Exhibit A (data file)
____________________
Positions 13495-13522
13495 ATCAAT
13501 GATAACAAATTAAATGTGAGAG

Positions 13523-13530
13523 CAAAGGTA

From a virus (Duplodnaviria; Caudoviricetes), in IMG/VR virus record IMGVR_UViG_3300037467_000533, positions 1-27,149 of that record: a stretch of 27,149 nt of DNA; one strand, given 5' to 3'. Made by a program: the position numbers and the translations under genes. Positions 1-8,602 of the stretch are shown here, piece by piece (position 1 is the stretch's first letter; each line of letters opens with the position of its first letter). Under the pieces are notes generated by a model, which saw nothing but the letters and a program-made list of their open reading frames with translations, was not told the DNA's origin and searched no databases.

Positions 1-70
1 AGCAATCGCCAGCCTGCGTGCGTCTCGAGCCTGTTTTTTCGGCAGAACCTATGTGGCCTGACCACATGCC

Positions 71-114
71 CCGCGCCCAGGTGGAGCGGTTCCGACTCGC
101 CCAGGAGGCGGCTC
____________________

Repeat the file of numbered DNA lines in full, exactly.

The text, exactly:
Positions 13495-13522
13495 ATCAAT
13501 GATAACAAATTAAATGTGAGAG

Positions 13523-13530
13523 CAAAGGTA

From a virus (Duplodnaviria; Caudoviricetes), in IMG/VR virus record IMGVR_UViG_3300037467_000533, positions 1-27,149 of that record: a stretch of 27,149 nt of DNA; one strand, given 5' to 3'. Made by a program: the position numbers and the translations under genes. Positions 1-8,602 of the stretch are shown here, piece by piece (position 1 is the stretch's first letter; each line of letters opens with the position of its first letter). Under the pieces are notes generated by a model, which saw nothing but the letters and a program-made list of their open reading frames with translations, was not told the DNA's origin and searched no databases.

Positions 1-70
1 AGCAATCGCCAGCCTGCGTGCGTCTCGAGCCTGTTTTTTCGGCAGAACCTATGTGGCCTGACCACATGCC

Positions 71-114
71 CCGCGCCCAGGTGGAGCGGTTCCGACTCGC
101 CCAGGAGGCGGCTC